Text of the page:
Stand Up To A Sedentary Lifestyle: Increase Office Wellness & Productivity
Chances are you’re probably reading this blog article while sitting down, hunched over a computer. The majority of our workplaces, schools, and home life involve large amounts of sitting time. Consider how much of your day is spent sitting/laying down. I’m guilty of sitting 8-hours at a desk job then coming home just to go directly to my couch for a Netflix marathon.
Countless studies have shown that a sedentary lifestyle can lead to prolonged health implications. Just to list a few:
- Increased odds for type 2 diabetes and metabolic syndrome.
- Weight gain.
- Correlation between extended sitting time and chronic lower back pain.
- Lower energy levels, mood and cognitive function.
With billions of people spending their workday in front of a computer, it’s time to stand up to a sedentary lifestyle! Frequent low-intensity physical activity such as taking a quick walk around the office every hour, intermittent standing during the workday and stretching at your desk can lead to improved employee health and increased productivity. At Motoza, we have an ongoing push up challenge. Day 1 we started with 10 push ups and each day we add 1 push up to the total. If you have any other ideas on how to stay active during the workday, let us know!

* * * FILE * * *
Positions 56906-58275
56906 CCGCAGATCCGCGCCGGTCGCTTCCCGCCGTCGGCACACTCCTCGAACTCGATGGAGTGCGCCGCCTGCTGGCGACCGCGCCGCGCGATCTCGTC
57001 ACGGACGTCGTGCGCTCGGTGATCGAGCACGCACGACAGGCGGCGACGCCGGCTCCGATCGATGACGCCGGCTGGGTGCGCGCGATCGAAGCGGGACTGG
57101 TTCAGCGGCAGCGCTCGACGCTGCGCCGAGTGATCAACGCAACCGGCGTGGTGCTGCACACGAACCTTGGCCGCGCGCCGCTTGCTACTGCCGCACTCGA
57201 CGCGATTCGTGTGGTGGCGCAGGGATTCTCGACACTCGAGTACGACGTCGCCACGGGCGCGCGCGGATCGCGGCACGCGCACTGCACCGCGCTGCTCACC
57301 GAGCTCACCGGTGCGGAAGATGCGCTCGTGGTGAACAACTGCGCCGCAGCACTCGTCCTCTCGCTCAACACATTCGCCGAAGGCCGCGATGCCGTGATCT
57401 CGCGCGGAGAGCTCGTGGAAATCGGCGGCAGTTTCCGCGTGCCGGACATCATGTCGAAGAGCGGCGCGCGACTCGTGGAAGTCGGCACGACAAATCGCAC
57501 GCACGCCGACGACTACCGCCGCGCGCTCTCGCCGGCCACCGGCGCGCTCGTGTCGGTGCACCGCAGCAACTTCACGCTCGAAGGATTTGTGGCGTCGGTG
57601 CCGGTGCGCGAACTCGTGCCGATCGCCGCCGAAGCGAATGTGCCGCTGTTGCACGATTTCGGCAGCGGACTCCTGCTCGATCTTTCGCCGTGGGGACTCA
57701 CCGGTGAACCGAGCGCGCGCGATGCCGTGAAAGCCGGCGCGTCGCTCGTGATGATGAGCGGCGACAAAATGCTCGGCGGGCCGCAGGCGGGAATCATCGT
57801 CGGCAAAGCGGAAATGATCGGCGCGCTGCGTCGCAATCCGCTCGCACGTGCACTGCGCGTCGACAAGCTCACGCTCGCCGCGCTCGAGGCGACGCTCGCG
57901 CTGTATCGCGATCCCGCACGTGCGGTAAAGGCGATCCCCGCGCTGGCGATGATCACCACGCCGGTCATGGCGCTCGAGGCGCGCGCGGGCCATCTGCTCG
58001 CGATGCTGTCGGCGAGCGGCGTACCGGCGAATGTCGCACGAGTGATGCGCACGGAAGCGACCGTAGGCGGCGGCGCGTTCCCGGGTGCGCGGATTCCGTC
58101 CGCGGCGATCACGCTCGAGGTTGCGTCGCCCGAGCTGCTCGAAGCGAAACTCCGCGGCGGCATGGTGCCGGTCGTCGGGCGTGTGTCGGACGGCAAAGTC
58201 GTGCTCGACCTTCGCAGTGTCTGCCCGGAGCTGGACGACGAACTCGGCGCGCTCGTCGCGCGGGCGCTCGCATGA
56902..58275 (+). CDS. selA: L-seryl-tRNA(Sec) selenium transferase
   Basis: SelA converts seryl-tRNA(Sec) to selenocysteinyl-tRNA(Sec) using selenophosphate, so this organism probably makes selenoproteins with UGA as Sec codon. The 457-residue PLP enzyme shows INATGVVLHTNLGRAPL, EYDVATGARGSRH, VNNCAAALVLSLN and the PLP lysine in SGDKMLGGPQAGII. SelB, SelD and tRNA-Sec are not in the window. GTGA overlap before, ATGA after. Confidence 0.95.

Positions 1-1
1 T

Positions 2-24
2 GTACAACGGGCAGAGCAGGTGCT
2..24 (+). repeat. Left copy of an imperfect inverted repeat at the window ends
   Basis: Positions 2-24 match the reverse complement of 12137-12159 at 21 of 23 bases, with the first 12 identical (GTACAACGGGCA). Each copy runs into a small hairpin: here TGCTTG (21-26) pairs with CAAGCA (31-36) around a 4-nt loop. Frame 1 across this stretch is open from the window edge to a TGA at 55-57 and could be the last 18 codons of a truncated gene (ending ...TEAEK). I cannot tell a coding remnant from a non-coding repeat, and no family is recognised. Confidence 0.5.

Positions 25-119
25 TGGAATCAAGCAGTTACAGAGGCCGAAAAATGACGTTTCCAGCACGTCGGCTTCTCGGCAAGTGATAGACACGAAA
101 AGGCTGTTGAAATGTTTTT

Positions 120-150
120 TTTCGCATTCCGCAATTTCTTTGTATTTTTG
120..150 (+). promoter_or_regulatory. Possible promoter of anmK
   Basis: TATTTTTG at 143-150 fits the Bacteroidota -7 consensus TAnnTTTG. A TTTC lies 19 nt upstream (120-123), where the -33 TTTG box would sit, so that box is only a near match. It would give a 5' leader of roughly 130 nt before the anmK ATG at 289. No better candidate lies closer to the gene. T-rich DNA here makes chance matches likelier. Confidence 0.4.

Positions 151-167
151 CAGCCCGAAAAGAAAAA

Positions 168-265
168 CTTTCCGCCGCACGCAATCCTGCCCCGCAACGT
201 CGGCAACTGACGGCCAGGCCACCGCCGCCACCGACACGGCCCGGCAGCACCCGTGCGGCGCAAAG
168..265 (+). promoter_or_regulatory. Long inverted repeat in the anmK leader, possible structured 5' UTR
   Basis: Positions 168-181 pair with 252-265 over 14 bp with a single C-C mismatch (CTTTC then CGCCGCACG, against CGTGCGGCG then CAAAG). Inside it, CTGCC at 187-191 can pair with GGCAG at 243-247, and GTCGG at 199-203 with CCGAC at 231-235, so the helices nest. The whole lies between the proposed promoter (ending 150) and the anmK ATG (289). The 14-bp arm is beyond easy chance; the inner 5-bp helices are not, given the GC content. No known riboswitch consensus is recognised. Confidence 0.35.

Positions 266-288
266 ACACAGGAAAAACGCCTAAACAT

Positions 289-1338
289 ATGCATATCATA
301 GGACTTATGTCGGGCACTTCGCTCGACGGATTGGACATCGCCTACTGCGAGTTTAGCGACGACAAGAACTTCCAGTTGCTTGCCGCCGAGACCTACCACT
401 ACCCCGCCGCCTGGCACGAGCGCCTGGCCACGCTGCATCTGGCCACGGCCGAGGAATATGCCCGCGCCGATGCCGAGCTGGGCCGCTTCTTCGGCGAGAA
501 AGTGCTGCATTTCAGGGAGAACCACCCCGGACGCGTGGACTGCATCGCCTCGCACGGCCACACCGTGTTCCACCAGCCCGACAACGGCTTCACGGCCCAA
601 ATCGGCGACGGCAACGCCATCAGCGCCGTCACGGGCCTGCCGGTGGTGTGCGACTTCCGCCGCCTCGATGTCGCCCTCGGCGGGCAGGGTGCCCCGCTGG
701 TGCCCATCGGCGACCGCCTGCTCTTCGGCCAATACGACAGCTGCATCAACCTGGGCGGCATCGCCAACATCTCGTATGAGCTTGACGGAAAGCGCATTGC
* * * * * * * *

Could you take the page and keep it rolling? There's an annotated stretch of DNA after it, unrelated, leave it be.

Try incorporating these simple, daily desk exercises and stretches to get your body moving.
Image: Chiropractic Care Center. http://www.chirocarecenterlacey.com/techniques/desk_stretches.html
Effect of frequent interruptions of prolonged sitting on self-perceived levels of energy, mood, food cravings and cognitive function. International Journal of Behavioral Nutrition and Physical Activity, 2016, Volume 13, Number 1, Page 1.
Ognibene, Grant T. BA; Torres, Wilson BS; von Eyben, Rie MS; Horst, Kathleen C. MD. Journal of Occupational and Environmental Medicine: March 2016 – Volume 58 – Issue 3 – p 287–293. doi: 10.1097/JOM.0000000000000615
Van der Berg, J.D., Stehouwer, C.D.A., Bosma, H. et al. Diabetologia (2016) 59: 709. https://doi.org/10.1007/s00125-015-3861-8.